In the autumn of 1992 I worked as a diamond salesman on West 47th Street for Richie Boy and his father, Manny. Business had improved under President Clinton and customers from around the USA traveled to New York for a good buy.

That Christmas Ms. Carolina bought 2-Carat diamond studs. The blonde southerner and I celebrated her purchase with dinner at La Bernadin. We became more than friends over that weekend.

Ms. Carolina was beautiful, but not free.

She had a loving husband below the Mason-Dixon line.

We didn’t talk about him much.

Richie Boy and his father were happy for me. I hadn’t had a girlfriend in years.

“Ms. Carolina is into you. Get her to buy more jewelry.” Manny liked a lock into a good customer.

I didn’t push her into any sales. We traveled once a season. Originally from the Adirondacks Ms. Carolina enjoyed getting away from the South.

“Some of those people have small minds,” she drawled with a northern sigh.

“Same as the people up here.”

New York was a city of the rich.

What they said mattered, because everyone wanted to be a millionaire.

In October of 1993 Ms. Carolina and I headed up to Maine. The Red Sox were not in the World Series. I informed her of the Babe Ruth curse.

“No curse lasts forever.”

1918 to 1993 seemed forever to me and I said nothing more about the Bosox.

Ms. Carolina loved the lobster in Bar Harbor. I told her everything that I knew about Maine. My family had lived there for generations.

On the long ride back to the city, Ms. Carolina said, “I want to take a trip to another country?”

“What will your husband say?”

Ms. Carolina was a good person. Richie Boy had told me that her husband was a good man and I felt bad about our affair.

“He doesn’t ask questions.” The blonde southerner’s partner was twenty years her senior. They shared some interests, but traveling to foreign countries wasn’t one of them, unless it was to play golf in Scotland. Ms. Carolina touched my hand.

“It will be all right.”

We were approaching Portsmouth, New Hampshire. The lobster shack on Badger Island served a wicked lobster roll. I ate mine and half of Ms. Carolina’s roll.

“Do you have anyplace in mind?” It was a big world.

“Anywhere as long as it isn’t Disney World.” Ms. Carolina had a rare sense of adventure.

I held up the book which I had been reading.

John Lloyd Stephens’ Incidents of Travel in Central America, Chiapas and Yucatán.

“What about the Yucatan?”

“What’s it like?”

I had already been to the Mayan ruins of Tikal and said, “Those pyramids were lost in a jungle. I slept atop one listening to the howler monkeys under a tropical moon.”

“Sounds divine.”

“I also have a hankering to see the volcanos above Lake Atitlan and the temples of Copan are right over the border in Honduras and there’s this crazy horse race in Todos Santos on the Day of the Dead.”

“Is Guatemala safe?”

The Castillo class had been waging a CIA-approved war against the indigenous Mayan population. The worst atrocities occurred in the 80s under Ríos Montt. This year’s truce had halted most of the army’s massacres of the Mayans.

“Safe as New York, no, but if we don’t drive at night, we should be fine.”

According to the NY Times ruthless right-wing militias controlled the roads after dark, but I hadn’t read about any recent violence directed against tourists or gringos.

“I’ll book the flights.”

Later the day Ms. Carolina dropped me on East 10th Street. We kissed good-bye. The next day she competed in a golf tournament in Virginia Beach. For most people it was a fifteen-hour drive. Ms. Carolina had a heavy food. She could make it in twelve.

A month later Ms. Carolina and I flew from JFK to Guatemala City. I had packed a baseball glove, ball, and Red Sox hat.


“Because they like beisbol.”

The United flight lasted nine hours. We landed at night and rented a car from Hertz. I told her that we were staying in Antigua, the old colonial capitol, and pointed the car north into the mountains.

“What about not driving at night?” Ms. Carolina looked like she wanted her .45. She was a good pistol shot and even better with a shotgun.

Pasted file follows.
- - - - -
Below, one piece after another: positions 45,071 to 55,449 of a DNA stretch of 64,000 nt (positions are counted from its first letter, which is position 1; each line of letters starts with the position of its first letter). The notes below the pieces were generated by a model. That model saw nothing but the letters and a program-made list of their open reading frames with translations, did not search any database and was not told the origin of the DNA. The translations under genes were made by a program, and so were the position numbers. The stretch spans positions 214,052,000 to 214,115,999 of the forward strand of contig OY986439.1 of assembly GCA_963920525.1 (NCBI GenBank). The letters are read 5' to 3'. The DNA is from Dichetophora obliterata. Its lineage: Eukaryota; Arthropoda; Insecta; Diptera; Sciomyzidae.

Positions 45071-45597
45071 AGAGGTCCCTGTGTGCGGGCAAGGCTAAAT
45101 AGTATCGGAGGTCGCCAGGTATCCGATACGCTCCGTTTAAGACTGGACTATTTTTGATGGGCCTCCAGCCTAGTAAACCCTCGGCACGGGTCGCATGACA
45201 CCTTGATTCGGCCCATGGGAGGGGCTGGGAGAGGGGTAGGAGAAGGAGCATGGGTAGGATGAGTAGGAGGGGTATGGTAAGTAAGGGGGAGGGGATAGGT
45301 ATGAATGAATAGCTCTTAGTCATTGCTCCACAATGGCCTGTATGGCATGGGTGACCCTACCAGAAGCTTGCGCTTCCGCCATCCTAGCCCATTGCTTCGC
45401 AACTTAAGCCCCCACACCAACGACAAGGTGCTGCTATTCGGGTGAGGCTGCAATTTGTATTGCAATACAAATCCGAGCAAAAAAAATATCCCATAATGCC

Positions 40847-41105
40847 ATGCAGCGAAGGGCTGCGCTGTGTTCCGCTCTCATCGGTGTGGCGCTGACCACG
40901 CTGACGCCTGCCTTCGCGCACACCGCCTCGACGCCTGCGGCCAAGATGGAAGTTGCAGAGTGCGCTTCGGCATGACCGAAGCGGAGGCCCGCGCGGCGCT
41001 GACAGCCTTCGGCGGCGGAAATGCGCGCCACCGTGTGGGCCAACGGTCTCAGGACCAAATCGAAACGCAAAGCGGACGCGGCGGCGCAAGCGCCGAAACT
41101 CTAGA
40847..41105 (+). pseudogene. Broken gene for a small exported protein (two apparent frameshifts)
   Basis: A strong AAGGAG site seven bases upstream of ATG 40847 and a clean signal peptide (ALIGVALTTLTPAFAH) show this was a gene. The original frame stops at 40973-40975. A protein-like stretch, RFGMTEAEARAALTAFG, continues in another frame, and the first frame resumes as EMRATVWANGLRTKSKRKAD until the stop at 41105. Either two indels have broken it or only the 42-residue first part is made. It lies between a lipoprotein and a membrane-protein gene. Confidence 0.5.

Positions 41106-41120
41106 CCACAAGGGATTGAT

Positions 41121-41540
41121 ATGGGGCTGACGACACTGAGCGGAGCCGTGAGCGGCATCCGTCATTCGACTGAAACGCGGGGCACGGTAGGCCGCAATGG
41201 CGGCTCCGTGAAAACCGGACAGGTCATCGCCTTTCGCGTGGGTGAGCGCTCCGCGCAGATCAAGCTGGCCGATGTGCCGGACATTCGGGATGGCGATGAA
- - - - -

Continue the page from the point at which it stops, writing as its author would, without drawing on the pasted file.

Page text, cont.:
“It’s only forty-five minutes on the Pan-Am Highway. I’ll follow a car.”

Within five minutes our caravan consisted twenty vehicles.”


“There’s always safety in numbers, si?” I had to practice my Spanish.

We arrived in Antigua and booked into a hotel, which had once been a nunnery.

Ms. Carolina and I ate a dinner of Pepián de Indio stew and Pollo a la cerveza along with a bottle of white wine purchased at JFK’s duty-free. The dining room emptied before we finished our meal and the staff looked eager for us to leave. We were the last two customers.

“Red Sox?” asked the owner seeing my hat.


“Me gusto Los Yankees. Time to go. Night is not so good here.”

After settling the bill we left the restaurant and the owner flicked off the lights.

“That’s not a good sign.”

The street was dark. No one was on it.

Ms. Carolina stood behind me.

“Stay close.” I didn’t open the flashlight and we treaded through the night to our hotel.

Once inside we bolted the heavy iron-studded door.

“Now we’re safe.”

“For now.”

Ms Carolina played good nun to my cabron. She was almost a good an actress as she was a golfer.

She fell asleep content.

The danger of darkness was vanquished by the dawn.

Antigua was a colonial jewel unsullied by modernization. A fountain babbled in the courtyard and Ms. Carolina murmured from her pillows.



Flowers bloomed in every corner of the old convent.

Ms. Carolina called me back to to bed.

She like my outlaw role.

I had no power to say no.

We spent the day wandering around Antigua.

Ex-patriates and young Spanish-learning gringos filled the old colonial town.

On a back street I spotted a man getting into a classic Mercedes convertible.

“Donald Sutherland,” whispered Ms. Carolina. She knew her movie stars.

I called out his name.

The star of MASH waved to us and drove down the cobblestoned street.

He seemed a happy man.

“Maybe it is safe here.” Ms. Carolina hooked her arm within mine and we entered a small cantina to drink Gallo beer and eat Chicharrones y carnitas.

I was fluent at saying, “Una orta cerveza.”

I drank more than my share of beer.

It went well with crackling pig skin.

We finished the meal with tequilas.

It was a short walk to the old nunnery.

The old prayer cell had a big bed. Neither of us were in the mood for a shower.

Ms. Carolina lay close to me. The late evening air was fragrant with jasmine.

“I like the way you smell.”

I didn’t have the heart to tell her it wasn’t me.

Sleep was a long time coming that night.

The next morning we checked out of the hotel. Ms. Carolina called her husband from the desk. I stood at a distance. The conversation seemed friendly.